Intel's launch of the 6Gb/s DC S3500 bolsters their existing SSD product stack with an MLC mainstream enterprise SSD. Featuring Intel's third-generation PC29AS21CA0 (an 8-Channel ASIC) in concert with 20nm MLC NAND provides the DC S3500 with up to 75,000/11,500 random read/write IOPS and 500/450 MB/s of sustained sequential read/write speed.
The mainstream SSD market is booming and many administrators are choosing to deploy mainstream SSDs to address performance challenges in read-centric and mixed workload environments. The high performance envelope of enterprise SSDs boosts system performance up front, and the long-term advantages of radically lower power consumption, space reduction, and cooling costs drive TCO down even further.
One of the most pressing needs in today's datacenters is optimization of the compute layer. Performance is often hamstrung by I/O bound systems, leading to servers that operate with much lower CPU utilization than possible. The explosion of virtualization and the resulting 'I/O Blender' of sporadic highly random workloads require storage solutions with consistently high performance and low latency. Boosting the efficiency of the storage subsystem feeds the CPU with enough data to operate efficiently, creating more production and density per server.
The Intel DC S3500 (codename Wolfsville) is designed to provide a more cost-friendly alternative for those in need of acceleration with enterprise-class features at a lower price point. The DC S3500 (DC for Datacenter and S for SATA) provides a mainstream alternative to the Intel DC S3700, yet retains many similar characteristics.
The DC S3500 aligns itself to replace the Intel 320 customer base, offering seven times the endurance and 85% improved random read performance over the 320 Series. The 320 arrived in early 2011 and a replacement for the 3Gb/s 320 series is overdue. Intel's goal is to replace the 320 with an SSD with similar characteristics to the DC S3700.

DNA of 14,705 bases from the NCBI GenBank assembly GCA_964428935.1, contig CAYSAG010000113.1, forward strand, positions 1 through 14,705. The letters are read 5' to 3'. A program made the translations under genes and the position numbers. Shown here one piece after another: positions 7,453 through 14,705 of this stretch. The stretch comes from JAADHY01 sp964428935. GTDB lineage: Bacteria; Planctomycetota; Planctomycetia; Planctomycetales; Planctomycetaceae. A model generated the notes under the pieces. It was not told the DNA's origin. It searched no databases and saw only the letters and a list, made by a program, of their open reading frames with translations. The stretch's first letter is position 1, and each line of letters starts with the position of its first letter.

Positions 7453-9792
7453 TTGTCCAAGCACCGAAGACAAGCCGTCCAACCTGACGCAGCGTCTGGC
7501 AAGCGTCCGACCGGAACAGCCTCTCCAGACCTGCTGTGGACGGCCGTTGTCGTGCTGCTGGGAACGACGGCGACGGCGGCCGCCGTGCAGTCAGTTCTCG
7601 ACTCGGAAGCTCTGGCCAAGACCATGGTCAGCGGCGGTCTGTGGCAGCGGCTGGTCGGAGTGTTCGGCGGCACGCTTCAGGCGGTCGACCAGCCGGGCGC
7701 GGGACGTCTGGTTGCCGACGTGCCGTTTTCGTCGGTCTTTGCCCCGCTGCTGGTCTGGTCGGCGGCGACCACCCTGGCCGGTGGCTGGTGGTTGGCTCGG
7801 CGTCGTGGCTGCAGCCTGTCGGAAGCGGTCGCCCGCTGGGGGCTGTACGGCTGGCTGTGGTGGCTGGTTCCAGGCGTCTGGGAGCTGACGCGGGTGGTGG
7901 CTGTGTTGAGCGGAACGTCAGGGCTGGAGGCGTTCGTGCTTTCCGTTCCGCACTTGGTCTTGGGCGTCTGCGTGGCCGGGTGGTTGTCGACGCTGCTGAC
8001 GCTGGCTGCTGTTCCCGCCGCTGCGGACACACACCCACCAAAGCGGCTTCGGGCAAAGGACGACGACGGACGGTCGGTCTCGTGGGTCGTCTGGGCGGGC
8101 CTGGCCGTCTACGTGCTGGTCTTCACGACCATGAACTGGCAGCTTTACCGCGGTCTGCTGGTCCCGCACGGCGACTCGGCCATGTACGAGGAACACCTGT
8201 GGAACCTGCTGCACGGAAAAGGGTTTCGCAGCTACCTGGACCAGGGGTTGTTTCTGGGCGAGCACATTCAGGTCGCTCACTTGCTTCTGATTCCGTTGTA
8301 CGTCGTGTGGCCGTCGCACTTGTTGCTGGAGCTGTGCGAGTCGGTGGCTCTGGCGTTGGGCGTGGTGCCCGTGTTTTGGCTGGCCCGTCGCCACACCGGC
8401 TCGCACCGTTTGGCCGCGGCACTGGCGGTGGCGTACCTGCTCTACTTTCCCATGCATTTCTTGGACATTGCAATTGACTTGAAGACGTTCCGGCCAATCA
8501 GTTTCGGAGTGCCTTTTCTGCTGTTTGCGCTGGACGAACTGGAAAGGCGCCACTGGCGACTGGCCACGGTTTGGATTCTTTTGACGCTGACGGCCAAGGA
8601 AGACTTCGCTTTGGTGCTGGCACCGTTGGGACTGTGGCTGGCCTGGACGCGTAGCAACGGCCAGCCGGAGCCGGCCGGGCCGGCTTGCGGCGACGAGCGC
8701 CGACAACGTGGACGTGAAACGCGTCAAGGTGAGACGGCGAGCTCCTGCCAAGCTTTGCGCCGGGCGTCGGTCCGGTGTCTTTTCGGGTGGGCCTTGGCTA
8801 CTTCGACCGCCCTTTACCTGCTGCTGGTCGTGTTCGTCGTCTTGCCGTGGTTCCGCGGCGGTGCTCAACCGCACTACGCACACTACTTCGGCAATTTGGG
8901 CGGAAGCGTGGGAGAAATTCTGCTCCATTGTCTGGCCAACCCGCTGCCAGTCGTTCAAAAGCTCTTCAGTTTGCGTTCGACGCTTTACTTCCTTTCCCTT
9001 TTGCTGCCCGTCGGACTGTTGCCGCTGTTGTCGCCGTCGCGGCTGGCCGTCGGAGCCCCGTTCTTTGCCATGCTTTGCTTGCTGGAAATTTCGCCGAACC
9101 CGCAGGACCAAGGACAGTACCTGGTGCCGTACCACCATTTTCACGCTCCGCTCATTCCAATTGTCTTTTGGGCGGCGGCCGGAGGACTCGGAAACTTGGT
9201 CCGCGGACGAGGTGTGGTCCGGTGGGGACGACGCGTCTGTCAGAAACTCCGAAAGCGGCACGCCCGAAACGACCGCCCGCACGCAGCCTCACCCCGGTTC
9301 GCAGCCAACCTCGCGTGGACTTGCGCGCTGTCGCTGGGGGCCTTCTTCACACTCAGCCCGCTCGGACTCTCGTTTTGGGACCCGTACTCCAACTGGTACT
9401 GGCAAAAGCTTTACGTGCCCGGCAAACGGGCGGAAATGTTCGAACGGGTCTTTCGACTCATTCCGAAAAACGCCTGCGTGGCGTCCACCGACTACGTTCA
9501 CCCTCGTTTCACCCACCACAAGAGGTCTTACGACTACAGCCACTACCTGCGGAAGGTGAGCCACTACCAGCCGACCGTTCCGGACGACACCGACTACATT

The primary differentiator between the S3500 and the S3700 is the NAND employed. The DC S3500 utilizes 20nm MLC NAND in contrast to the 25nm HET-MLC NAND onboard the DC S3700. This provides a lower endurance threshold that is more suitable to read-centric and mixed workloads. The DC S3500 features a maximum of 450 TB Written for an 800GB capacity drive, and we expect endurance to scale with the various capacity points. The DC S3700, in contrast, offers up to 14.6PB of endurance for the 800GB model.
The DC S3500, with the same controller as the DC S3700, also focuses on performance consistency. Performance variability can rob applications of performance. Individual 'hangs' and lags from outlying I/O can significantly affect application performance simply because applications are forced into waiting for the next I/O to complete. The DC S3500 does not have quite the robust write latency specifications of the DC S3700, focusing more on read latency performance. The DC S3500 guarantees a maximum read latency of 500ms 99.9% of the time during a 4k random workload, and 50/65uS typical read/write latency.
Many administrators have experimented with utilizing standard client SSDs in enterprise environments and have suffered the consequences of inconsistent performance. The DC S3500 will rival client-side offerings with a price of roughly $1.22 per GB at launch. Delivering performance consistency and reliable performance at this price range will provide Intel a solid entrant into the booming value/mainstream SSD market.
Providing solid performance with a host of enterprise features such as end-to-end data path protection, 256-bit AES encryption, ECC protected memory, power loss protection, and a five year limited warranty rounds out the impressive feature set of the DC S3500.
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